June and July for Toastmasters International are a busy period of transition and preparation. The New Toastmaster year starts on July 1st. New Leadership, at all levels of the organization, take over the club, area, division, district and organization as a whole. And these transitions happen seamlessly. The guiding principle for all this change is the Brand Promise:

Empowering individuals through personal and professional development

In June new club officers are elected. It is so easy to expect someone else to step up and be a candidate for one of the roles. Have you ever considered that instead of “passing the bucket” grab it and run with it? Have you considered being a club officer?

Taking a club officer role is a great way to sharpen your leadership skills; it does not require any previous experience or membership length, and most importantly, you are developing those skills in a safe environment with mentors and a whole club to support you.

To make it a little easier, here a summary of the roles:


Sets the tone for the club gives supportive leadership for all of the club’s activities and assume responsibility for the progress and welfare of the club. Motivates, makes peace and facilitates as required. Steps in to make difficult decisions, consulting club members and officers. Is respectful.

The club president is the chief executive officer and is responsible for fulfilling the mission of the club.


As an educational program, the VPE is the second most important role in the club. Thre VPE schedules members’ speeches, verifies completion of projects and answers questions about the education program, speech contests, and the club mentor program. The VPE is also in charge of the agenda and the educational awards. Sounds a bit too much? Leaders are great delegators!


Promotes the club and manage the process of transforming guests into members. The VPM welcomes new guest and provides the information they need to join. The VPM monitors membership levels and processes the membership paperwork; and strategizes with the rest of the executive committee about how to overcome membership challenges when they occur.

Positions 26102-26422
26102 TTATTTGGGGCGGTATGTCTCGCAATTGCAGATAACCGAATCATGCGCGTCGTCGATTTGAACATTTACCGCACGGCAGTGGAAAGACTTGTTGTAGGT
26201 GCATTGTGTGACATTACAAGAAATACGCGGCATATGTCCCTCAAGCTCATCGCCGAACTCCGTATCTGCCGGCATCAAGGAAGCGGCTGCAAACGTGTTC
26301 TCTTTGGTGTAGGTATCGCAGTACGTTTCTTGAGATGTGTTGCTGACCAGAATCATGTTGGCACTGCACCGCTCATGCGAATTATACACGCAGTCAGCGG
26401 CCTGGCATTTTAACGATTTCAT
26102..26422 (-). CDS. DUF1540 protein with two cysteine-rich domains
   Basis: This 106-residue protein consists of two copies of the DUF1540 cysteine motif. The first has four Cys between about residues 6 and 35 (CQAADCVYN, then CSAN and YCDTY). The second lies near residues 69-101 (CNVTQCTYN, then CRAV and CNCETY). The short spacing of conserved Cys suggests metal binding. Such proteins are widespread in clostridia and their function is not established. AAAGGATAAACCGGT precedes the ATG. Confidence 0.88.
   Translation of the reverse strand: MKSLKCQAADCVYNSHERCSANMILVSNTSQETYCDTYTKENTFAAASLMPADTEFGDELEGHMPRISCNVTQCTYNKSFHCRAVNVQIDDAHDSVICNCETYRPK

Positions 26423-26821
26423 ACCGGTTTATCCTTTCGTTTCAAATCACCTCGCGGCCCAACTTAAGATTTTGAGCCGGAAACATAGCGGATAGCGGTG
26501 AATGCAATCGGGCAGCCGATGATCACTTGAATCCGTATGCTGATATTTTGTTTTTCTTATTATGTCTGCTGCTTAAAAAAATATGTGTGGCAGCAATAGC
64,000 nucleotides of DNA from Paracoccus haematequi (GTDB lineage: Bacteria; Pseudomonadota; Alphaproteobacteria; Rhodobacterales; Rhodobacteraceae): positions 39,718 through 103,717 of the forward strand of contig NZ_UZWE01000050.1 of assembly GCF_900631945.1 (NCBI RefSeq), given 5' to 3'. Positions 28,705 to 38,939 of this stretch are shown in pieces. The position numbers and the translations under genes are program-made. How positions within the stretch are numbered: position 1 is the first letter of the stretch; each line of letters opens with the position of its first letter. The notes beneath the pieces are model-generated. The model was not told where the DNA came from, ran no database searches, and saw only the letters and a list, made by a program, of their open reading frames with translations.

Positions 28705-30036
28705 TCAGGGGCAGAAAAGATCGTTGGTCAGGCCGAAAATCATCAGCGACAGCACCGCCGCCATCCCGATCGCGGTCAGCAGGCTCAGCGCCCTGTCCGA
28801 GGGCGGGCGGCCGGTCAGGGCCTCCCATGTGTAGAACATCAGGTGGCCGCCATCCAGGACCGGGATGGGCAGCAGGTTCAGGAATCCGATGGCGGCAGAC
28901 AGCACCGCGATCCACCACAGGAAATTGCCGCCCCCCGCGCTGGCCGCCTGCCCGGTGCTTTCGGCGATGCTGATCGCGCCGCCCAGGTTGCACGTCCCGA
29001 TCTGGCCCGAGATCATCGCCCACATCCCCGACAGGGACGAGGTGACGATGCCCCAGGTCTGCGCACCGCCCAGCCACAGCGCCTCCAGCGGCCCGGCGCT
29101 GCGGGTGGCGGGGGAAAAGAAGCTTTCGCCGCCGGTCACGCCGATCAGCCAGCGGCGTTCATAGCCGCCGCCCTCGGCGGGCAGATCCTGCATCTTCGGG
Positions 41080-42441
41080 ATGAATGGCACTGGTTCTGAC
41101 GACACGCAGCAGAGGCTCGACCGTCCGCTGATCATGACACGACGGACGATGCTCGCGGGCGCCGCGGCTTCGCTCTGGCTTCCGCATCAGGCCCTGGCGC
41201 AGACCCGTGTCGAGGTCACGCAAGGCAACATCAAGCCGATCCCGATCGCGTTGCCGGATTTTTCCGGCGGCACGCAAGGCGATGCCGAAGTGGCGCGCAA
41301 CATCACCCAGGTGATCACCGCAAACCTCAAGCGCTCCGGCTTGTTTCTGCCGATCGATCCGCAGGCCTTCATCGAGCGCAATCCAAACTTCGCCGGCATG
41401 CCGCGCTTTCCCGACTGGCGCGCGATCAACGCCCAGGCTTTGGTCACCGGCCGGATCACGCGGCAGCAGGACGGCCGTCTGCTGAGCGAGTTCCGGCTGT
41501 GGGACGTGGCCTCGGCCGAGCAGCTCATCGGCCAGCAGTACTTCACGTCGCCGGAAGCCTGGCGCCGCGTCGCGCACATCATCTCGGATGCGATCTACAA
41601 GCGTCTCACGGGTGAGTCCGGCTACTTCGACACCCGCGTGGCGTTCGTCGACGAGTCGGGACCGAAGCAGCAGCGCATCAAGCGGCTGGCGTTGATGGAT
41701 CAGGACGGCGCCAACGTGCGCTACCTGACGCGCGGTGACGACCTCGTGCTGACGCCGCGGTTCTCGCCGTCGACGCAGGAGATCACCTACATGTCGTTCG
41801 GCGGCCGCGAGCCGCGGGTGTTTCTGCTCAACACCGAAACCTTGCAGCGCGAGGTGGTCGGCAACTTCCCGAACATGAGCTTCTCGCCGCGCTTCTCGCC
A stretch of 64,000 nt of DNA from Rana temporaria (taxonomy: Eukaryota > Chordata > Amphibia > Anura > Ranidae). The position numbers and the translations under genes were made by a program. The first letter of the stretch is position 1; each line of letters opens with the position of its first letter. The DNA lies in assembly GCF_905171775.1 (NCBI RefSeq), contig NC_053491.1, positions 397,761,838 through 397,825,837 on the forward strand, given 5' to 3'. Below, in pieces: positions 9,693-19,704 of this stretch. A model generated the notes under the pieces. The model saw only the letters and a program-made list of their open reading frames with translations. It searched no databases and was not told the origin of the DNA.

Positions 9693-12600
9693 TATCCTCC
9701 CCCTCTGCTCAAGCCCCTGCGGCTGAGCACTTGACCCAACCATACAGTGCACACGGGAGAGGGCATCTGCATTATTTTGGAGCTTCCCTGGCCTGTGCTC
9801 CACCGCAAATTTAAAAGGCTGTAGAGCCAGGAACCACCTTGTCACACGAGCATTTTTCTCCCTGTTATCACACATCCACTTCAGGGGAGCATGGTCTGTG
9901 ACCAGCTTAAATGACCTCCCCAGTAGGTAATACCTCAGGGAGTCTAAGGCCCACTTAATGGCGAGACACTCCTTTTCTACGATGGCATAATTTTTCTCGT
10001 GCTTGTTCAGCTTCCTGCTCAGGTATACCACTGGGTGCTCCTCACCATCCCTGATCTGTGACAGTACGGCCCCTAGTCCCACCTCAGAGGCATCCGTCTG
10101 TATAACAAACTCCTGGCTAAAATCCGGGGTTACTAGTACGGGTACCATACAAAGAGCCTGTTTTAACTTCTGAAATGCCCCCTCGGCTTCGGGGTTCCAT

Promotes the club to the local community and notifies the media about the club’s existence and the benefits it provides. Part of the work is to update web content and use social media to promote the club, safeguarding the Toastmasters brand identity throughout.


Maintains all club records, manages club files, handles club correspondence, and takes minutes at each club and executive committee meeting. Also in charge of updating and distributing a roster of the current paid membership and keeping the club officer list current for Toastmasters International.


Is the club’s accountant. Manages the club’s bank account, writing checks as approved by the executive committee and depositing membership dues payments and other club revenues. Also submits membership dues payments to World Headquarters (accompanied by the names of renewing members), filing necessary tax documents and keeping timely, accurate, up-to-date financial records for the club.

Treasurer’s duties are usually not the most demanding of all the club leadership positions, the consequences for members can be serious when they’re not completed accurately and on time.


Keeps track of the club’s physical property: banner, lectern, timing device, and other meeting materials. Arrives early to prepare the meeting space and stays late to stow all of the club’s equipment. Also responsible for the meeting place itself, obtaining a new space when necessary and maintaining contact with the venue sponsor.

The sergeant at arms also plays a role during business meetings, speech contests, and other special club events.

Are you curious? Talk to one of the officers at the next meeting you attend.

This week we will have our elections and if you want to be a candidate for this year, attend the meeting and you can be nominated from the floor!

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